Hacking the TOC Part 1

Adobe Captivate 9, 2017 and 2018’s TOC (i.e. the “Table of Contents”) is often, although not always, an essential navigation tool to a lesson template. Between the application’s Preferences and the application’s TOC Settings, a developer can customize the TOC to a degree. For instance, you can toggle between “Overlay” and “Separate”. The “Overlay” setting presents the TOC to the user as a slide-out feature on top of the presentation. The “Separate” setting positions the TOC next to the presentation, forcing the contents to offset to the right or left.

Here’s an example of a generic course (provided by Captivate for learning purposes) using the TOC’s “Overlay” setting:

A generic course with the TOC closed
A generic course with the TOC open

The TOC in this example slides back and forth from the left edge of the screen. For out-of-the-box course development, the options provided are fine. For a designer, though, they are thoroughly frustrating. This TOC covers up the branding? That’s not ideal. The TOC also feels attached rather than integrated, and rather haphazardly positioned at the top corner.

Designers typically customize products based on the client’s established branding and specific needs for a course. After a period of information gathering, a designer will hone in on an appropriate look-and-feel. Captivate does not visibly support such a level of customization. Some standard customizations include a TOC fully-integrated into a presentation that also contains branding logos, background artwork, text, and special interactive elements.

What about negative space? Look again at that screenshot above. Everything is tight and heavily layered rather than open, comfortable and simple to scan visually. With the TOC open, the interface loses its clear hierarchy of on-screen text. The design’s color harmonies and dedicated zones begin to fall apart.

Trying to achieve an open, non-layered, simple-to-scan aesthetic within Captivate will lead you to many design and development challenges. However, through a combination of tips, tricks, basic Javascript and additional CSS, it’s also totally doable.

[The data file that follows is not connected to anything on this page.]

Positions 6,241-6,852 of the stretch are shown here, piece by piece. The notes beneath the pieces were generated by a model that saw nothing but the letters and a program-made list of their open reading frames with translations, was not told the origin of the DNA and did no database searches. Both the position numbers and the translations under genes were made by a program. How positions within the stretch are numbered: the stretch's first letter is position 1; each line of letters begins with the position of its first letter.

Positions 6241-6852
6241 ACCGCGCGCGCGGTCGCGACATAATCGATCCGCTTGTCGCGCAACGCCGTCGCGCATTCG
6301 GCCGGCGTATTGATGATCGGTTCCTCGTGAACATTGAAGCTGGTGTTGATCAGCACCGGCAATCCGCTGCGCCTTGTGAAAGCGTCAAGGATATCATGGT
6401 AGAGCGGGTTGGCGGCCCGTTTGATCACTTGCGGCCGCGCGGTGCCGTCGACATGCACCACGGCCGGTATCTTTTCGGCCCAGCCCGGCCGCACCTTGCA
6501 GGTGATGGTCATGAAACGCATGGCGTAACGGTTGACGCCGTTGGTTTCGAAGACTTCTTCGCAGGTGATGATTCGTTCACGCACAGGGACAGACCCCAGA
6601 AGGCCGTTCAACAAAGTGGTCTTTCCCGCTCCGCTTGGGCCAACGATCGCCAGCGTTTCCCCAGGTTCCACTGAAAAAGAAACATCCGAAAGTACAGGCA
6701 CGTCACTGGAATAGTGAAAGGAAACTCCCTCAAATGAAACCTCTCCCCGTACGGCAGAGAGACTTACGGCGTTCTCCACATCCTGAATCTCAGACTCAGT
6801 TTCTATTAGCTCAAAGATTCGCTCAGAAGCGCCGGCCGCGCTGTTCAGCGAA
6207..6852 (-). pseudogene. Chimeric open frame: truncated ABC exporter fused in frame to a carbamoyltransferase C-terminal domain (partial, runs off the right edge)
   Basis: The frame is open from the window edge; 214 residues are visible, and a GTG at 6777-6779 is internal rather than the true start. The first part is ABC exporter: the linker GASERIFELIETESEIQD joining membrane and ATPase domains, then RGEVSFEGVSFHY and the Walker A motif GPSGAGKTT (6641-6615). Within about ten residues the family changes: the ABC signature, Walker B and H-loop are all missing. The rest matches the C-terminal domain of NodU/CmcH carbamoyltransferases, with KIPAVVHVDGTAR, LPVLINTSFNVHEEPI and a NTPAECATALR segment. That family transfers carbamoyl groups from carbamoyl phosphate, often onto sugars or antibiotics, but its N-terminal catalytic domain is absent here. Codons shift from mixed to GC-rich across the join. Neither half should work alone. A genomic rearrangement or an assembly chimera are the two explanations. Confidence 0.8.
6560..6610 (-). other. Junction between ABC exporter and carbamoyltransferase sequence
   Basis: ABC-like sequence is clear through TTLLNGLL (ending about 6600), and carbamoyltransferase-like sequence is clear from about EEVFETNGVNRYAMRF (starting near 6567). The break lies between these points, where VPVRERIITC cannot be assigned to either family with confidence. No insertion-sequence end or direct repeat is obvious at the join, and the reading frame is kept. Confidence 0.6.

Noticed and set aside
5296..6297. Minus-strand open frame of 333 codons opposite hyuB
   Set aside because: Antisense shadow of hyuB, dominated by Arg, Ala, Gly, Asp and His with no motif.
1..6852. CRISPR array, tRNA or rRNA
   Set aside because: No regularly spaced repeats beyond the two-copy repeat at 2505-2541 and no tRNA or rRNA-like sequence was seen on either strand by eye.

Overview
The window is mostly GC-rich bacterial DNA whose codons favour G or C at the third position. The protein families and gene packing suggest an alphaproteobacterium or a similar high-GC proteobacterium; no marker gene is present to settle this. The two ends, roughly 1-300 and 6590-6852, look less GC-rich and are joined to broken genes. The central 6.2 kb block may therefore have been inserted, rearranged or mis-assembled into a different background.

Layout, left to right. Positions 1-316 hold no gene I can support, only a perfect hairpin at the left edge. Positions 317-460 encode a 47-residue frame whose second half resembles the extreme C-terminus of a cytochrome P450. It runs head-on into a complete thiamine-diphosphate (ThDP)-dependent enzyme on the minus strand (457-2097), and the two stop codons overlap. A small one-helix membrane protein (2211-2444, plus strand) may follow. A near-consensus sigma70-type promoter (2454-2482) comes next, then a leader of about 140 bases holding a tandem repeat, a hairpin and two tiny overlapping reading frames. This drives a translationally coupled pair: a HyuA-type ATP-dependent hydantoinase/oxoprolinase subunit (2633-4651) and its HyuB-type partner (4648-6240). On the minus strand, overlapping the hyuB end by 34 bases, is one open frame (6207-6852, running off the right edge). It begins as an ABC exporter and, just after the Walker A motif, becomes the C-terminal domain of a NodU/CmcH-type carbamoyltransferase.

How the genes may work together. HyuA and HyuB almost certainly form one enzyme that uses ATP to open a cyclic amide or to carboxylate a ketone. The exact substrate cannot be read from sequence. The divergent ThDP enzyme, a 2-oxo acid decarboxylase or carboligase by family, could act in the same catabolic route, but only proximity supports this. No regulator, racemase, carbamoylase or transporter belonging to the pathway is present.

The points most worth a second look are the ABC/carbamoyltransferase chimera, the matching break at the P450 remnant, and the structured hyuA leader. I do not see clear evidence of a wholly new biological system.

Our tools and environments

First of all, here’s the list of presumed tools and testing environments for this work.

Project: An HTML5-based, SCORM-compliant interactive lesson
Tools: Adobe Captivate 9, 2017 or 2018, Adobe Photoshop CC
Platform: Both Win 10 and Mac
Testing: An LMS like SCORM Cloud
Basic template to download: tbd

For Part 1 of this series, Captivate’s Preview feature is sufficient for testing. In Part 2, when JavaScript and CSS additions are introduced, we will need an LMS like SCORM Cloud.

Standard design decision #1: Add a logo to your template

A natural location for a logo and any descriptive content about your course is the top left corner. Like so:

A custom course with a dedicated area for a logo

If you also decide to make use of the TOC, the cascade of decisions and, thus, problems to solve, begins. Do you choose “Overlay” or “Separate” for your TOC? As shown above in the second example of a generic course, overlaying a logo with a fly-out navigation menu is a sub-par look.

The TOC Settings panel doesn’t provide options for adding artwork to the menu area. What about repositioning the TOC? Nothing available except for “Left” or “Right”. What now? Your problem-solving instincts kicks in… maybe make the background of the fly-out nav menu transparent and move the TOC elements down? Then, even though it is always stacked above, the TOC won’t obscure the presentation.

The best approach is to take this one step at a time. Let’s deal with just the transparency.

Problem #1: You can’t set the menu background transparent

At first glance, the TOC Settings panel provides an “Alpha” field right at the top. You know what that value does? It changes the opacity of the whole TOC. Not the background color field. The whole thing. Why would you want a semi-transparent TOC?

TOC Settings

Okay, let’s ignore that field. There must be a way to change the opacity of the various elements of the TOC, right? For some reason, while the TOC Settings “Theme” section provides an editable Background color chip, there’s no option to change its alpha property or to indicate “no background”. Note that there is also no option to add a background image.

Standard palette has no alpha or transparency field
RGB palette has no alpha or transparency field

Going back to the generic example, here’s the TOC Settings panel side by side with the TOC preview: